Salmonella effective against cancer cells

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Researchers use salmonella in cancer therapy and are seeing initial success

Salmonella could be an effective weapon against cancer in the future. Researchers at the Helmholtz Center for Infection Research (HZI) in Braunschweig report first successes with genetically modified strains of salmonella in cancer therapy. The research team around Dr. Siegfried Weiß, head of the “Molecular Immunity” working group at the Helmholtz Center for Infection Research, has successfully used salmonella to treat cancer in mice. The genetically modified strains of the bacteria, which are also known to cause severe food infections, settle in the tumors and destroy them, explained Dr. Knows the new approach to cancer therapy.

Modified salmonella destroy tumors According to the experts, the approach to cancer therapy with salmonella is actually not a novelty. "It has been known for 150 years that bacteria can destroy tumor cells," reported Dr. Siegfried Weiss. However, it has never been possible in the past to control the risk of infection when using bacteria against cancer. Due to the genetic modification of Salmonella, however, according to Dr. Knows possible these days. The HZI scientists have already successfully tested their approach to cancer therapy with salmonella several times on mice. According to the experts, the fact that salmonellae - like numerous other bacteria - settle specifically in the tumors is probably due to the fact that the dead tissue inside the tumors offers the bacteria a protected and nutrient-rich environment. According to Dr. Siegfried Weiß is really attracted to the bacteria by tumors. When administered intravenously near the tumors, the bacteria make the blood vessels more permeable and, after a short time, the salmonella with the blood get into the tumor tissue, the researchers explained. According to the HZI experts, the genetically modified strains of the Salmonella typhimurium bacterium also penetrate and destroy the oxygen-poor areas of the tumor tissue.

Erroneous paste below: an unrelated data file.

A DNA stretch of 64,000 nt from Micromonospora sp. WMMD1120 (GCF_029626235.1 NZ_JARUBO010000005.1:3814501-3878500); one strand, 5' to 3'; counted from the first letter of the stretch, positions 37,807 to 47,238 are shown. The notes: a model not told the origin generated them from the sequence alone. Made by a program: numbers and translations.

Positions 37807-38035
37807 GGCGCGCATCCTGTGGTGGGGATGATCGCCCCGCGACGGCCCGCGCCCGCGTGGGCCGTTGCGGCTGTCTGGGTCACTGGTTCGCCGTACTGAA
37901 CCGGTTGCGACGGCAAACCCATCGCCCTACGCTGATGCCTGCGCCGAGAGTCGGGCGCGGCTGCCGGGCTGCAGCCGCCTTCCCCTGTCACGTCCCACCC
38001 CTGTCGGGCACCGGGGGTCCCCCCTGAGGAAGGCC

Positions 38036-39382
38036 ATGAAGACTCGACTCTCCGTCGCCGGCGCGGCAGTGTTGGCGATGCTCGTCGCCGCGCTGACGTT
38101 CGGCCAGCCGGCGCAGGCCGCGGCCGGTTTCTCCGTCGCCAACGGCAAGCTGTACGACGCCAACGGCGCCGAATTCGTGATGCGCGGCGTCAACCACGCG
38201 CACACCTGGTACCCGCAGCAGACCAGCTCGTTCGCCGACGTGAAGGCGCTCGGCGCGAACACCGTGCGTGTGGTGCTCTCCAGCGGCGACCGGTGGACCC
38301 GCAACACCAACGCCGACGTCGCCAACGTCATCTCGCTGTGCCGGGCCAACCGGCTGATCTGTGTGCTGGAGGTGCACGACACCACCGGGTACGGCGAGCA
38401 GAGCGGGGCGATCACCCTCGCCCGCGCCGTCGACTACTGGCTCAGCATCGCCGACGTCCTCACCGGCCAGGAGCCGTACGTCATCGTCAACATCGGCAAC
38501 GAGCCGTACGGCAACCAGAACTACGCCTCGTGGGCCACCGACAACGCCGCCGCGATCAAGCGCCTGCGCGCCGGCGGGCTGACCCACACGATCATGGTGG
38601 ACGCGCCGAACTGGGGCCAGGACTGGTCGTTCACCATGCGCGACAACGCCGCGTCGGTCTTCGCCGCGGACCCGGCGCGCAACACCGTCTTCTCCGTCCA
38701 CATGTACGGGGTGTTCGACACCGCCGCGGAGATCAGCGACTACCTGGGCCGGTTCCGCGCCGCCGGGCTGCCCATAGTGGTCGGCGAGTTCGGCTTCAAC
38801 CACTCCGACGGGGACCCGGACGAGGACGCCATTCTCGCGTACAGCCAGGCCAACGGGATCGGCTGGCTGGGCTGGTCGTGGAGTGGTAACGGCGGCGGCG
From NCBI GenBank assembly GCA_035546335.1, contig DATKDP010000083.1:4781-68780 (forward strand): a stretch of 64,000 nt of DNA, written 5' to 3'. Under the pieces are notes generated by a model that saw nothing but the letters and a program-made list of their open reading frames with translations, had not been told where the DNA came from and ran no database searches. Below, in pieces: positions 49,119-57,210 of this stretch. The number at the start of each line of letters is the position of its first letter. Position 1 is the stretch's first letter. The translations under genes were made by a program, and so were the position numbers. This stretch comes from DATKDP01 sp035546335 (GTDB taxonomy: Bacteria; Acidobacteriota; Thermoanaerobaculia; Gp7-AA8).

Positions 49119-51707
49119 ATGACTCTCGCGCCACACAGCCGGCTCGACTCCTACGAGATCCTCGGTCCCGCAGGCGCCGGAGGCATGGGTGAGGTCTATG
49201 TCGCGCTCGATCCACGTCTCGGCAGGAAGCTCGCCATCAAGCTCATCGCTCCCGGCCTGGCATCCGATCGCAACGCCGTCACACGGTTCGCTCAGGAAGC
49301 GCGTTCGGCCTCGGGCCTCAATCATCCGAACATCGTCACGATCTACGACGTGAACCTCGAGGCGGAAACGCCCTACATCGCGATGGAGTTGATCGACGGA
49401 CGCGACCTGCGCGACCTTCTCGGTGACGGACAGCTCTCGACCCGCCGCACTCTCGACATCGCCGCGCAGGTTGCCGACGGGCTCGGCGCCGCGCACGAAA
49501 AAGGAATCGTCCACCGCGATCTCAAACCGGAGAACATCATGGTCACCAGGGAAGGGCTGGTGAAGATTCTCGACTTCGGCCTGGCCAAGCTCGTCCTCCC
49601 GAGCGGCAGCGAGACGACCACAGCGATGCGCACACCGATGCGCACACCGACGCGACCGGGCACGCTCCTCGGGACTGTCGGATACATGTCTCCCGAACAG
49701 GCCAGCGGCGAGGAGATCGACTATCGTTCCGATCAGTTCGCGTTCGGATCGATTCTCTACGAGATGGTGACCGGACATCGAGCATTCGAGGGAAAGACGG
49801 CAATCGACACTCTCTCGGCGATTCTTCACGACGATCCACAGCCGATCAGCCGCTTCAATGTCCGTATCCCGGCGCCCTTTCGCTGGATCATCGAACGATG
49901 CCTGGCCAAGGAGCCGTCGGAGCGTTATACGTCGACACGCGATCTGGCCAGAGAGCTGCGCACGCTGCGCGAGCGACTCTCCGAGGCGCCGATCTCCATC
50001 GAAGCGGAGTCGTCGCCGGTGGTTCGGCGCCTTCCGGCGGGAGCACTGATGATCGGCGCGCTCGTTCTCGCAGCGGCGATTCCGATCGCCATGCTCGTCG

Further options for the use of salmonella in cancer therapy After combating cancer with the modified salmonella strains has already been successfully tested several times in mice, the HZI researchers are now working on improving the effectiveness of the bacteria while avoiding the risk of blood poisoning. In addition, according to the scientists, further options for using the bacteria in cancer therapy are being examined. For example, the experts are currently testing whether toxins from other bacteria implanted in the cells of Salmonella can be used to treat cancer. It is also being investigated whether messenger substances from the immune system can be mobilized through the use of Salmonella to strengthen the immune system against cancer. According to the experts, the bacteria can also be used to diagnose cancer. The bacteria should shine through genetic modification, thus making the location and size of tumors or metastases visible. However, according to Dr. White still take years before the new methods can be used clinically.

Clinical use of Salmonella only possible after years The HZI researchers have been working on a new cancer therapy based on bacteria for six years and according to Dr. White can take another five years to master the animal testing process. Only then can clinical trials be carried out, the expert emphasized. However, Dr. In any case, the new procedure knows rather as a supplement or replacement of chemotherapy - surgical interventions could not be prevented even on the basis of the new cancer therapy, emphasized the expert. Still, according to Dr. Knows "a certain attraction if these bacteria of all day could be used to cure a terrible disease like cancer", because so far salmonellae have only been known to humans as "a threat to their health". (fp)

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Image: Rolf van Melis /

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Video: Science Talk: Radioactive Bacteria Targets Metastatic Pancreatic Cancer


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